Fluffing the Ego

Allways Lounge, 10:30PM

Feat. Creep Cuts and Rory Danger & the Danger Dangers

 

Fast Times Dance Party

One Eyed Jacks, 10:30PM

80s dance party

 


Jindal Voucher Program Struck Down By LA Supreme Court


Bobby Jindal's voucher-based education policy felt the heat of the state's judges Tuesday, as the Louisiana Supreme Court declared it a violation of the state Constitution to give public money to private and parochial schools. By a vote of 6-1, the Court opted to agree with a District Court judge who also ruled against Jindal's 2012 rewrite of Act 2, which creates a system that allows public school students to leave for private schools without losing state funding.

 

Under the rewrite, which was passed by the state legislature and signed into law by Jindal in 2012, public money that is tied to to the student through the state's minimum foundation program can follow students who wish to go to charter, private and parochial schools. However, the Louisiana Supreme Court said the state cannot provide that much assistance to private schools. Instead, the help must be "limited to textbooks and other instructional materials," the ruling states.

 

Funding must be allocated equally between cities and parishes, the ruling states. But sending the money out of a district to private or parochial school undermines that equality, the ruling states.

 

"If a child chooses an Act 2 program, the local district will be required to spend money to educate the child," the ruling states.

 

The court rejected the Jindal administration's argument that money was only required to be provided for the education of the people of the state, not specifying what types of schools those would fund.

 

The Supreme Court took care to say that they were not ruling on the merits of the law, but only the constitutionality. However, the Court went further than the District judge, saying that the Minimum Foundation Program was not legally approved by the legislature.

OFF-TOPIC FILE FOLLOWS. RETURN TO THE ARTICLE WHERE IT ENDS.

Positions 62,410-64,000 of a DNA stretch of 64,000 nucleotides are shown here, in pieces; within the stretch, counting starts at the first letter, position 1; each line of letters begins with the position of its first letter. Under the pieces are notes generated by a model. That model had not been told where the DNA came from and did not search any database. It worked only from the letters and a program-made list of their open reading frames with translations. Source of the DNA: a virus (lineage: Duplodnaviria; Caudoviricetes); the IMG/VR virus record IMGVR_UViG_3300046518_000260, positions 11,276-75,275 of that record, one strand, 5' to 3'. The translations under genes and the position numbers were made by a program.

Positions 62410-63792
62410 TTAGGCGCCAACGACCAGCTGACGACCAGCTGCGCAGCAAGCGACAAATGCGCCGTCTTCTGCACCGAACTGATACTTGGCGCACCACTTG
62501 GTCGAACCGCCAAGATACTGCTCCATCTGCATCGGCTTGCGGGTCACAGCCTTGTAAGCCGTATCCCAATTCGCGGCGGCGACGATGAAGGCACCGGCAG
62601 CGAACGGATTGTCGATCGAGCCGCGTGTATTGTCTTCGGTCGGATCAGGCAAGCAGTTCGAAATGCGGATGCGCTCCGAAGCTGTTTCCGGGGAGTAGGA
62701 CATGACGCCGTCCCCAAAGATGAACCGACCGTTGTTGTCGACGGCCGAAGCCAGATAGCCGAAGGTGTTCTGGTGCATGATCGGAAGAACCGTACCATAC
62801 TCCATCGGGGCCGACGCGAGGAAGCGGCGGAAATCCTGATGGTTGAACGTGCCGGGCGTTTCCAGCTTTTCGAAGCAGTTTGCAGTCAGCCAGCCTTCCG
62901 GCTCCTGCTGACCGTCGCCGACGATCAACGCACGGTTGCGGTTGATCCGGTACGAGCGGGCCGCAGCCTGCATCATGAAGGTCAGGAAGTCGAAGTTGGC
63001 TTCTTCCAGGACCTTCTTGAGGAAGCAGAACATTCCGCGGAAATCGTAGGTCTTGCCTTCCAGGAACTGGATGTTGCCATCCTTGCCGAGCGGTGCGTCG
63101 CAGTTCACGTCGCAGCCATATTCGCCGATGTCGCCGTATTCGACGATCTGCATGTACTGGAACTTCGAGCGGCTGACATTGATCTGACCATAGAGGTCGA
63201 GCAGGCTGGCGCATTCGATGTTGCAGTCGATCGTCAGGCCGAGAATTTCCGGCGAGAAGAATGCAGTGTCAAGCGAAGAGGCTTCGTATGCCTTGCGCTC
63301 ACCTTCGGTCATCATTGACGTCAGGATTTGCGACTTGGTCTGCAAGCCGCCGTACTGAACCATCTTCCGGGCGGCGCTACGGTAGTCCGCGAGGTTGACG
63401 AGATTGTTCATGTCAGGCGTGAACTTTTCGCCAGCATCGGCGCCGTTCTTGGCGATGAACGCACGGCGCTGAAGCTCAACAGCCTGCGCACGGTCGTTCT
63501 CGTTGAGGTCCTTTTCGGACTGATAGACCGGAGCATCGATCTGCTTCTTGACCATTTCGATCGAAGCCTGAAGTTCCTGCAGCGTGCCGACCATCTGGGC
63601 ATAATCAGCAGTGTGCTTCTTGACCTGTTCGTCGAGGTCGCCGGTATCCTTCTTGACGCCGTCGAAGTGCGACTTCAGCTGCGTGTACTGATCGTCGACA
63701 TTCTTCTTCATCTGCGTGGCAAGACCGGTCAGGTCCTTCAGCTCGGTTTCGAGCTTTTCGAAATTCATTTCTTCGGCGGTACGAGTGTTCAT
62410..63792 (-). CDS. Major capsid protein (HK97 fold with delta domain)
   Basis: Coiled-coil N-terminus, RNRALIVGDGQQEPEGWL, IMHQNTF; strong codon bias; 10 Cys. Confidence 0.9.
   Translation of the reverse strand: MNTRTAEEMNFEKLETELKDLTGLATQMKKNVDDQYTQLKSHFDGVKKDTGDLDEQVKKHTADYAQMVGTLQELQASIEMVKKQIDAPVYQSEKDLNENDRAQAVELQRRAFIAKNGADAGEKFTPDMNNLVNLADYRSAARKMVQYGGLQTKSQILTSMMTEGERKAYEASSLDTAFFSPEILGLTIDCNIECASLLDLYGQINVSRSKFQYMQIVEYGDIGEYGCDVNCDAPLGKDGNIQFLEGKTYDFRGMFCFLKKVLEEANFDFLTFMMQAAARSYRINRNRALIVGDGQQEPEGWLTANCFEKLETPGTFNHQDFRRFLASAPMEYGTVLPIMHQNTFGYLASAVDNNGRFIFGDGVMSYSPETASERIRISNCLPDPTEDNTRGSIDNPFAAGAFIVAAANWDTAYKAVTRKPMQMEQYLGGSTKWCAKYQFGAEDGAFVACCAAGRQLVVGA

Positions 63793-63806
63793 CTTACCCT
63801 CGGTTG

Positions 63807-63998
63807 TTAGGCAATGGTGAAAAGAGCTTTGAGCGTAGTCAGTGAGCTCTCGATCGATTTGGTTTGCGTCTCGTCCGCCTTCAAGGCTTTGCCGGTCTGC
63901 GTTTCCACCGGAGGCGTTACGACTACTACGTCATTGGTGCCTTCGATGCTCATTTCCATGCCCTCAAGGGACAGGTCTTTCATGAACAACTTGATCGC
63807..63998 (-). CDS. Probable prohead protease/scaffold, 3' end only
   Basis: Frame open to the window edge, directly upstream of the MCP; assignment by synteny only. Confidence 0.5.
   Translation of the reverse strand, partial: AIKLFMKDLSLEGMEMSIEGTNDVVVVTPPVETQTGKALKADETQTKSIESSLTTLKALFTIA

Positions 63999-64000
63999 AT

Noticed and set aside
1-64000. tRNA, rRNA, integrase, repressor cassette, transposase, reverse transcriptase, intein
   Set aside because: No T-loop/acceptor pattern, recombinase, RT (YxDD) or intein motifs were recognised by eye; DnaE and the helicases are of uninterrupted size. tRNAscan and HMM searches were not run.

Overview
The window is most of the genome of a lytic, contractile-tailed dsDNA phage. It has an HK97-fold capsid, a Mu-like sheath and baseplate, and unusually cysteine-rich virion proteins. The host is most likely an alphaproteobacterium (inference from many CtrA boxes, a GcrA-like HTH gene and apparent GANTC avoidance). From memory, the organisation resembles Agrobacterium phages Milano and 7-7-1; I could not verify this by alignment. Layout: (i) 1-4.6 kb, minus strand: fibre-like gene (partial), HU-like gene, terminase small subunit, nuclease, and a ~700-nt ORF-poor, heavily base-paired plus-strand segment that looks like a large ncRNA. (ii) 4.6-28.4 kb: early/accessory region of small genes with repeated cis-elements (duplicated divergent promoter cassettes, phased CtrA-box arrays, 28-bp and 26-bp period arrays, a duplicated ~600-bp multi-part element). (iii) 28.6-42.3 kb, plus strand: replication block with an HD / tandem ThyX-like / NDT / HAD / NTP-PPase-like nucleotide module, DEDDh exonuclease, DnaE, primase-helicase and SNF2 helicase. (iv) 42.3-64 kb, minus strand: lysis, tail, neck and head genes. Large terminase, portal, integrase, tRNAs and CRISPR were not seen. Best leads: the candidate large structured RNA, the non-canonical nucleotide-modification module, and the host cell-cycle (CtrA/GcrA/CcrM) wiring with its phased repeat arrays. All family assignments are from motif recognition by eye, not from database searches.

The ruling comes even as the voucher program enrolled 5,000 students this year, and is looking to expand to 8,000 students for the next school year.

 

A separate part of the education reforms, known as Act 1, set up rules that tie teacher pay to performance, and give more power to superintendents and principals. That law was separately struck down by a separate judge in March.\

 

Despite the ruling, Jindal said the voucher program is "alive and well."

 

“We’re disappointed the funding mechanism was rejected, but we are committed to making sure this program continues and we will fund it through the budget," Jindal said in a statement. "The bottom line is that our kids only get one chance to grow up and we are committed to making sure choice is alive and families can send their children to the school of their choice." 

 

 

 

 

 




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Contributors:

Evan Z.E. Hammond, Dead Huey, Andrew Smith

Listings Editor


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Art Director:

Michael Weber, B.A.

Editor:

Alexis Manrodt

Published Daily

Editor Emeritus:

B. E. Mintz

Editor Emeritus



Stephen Babcock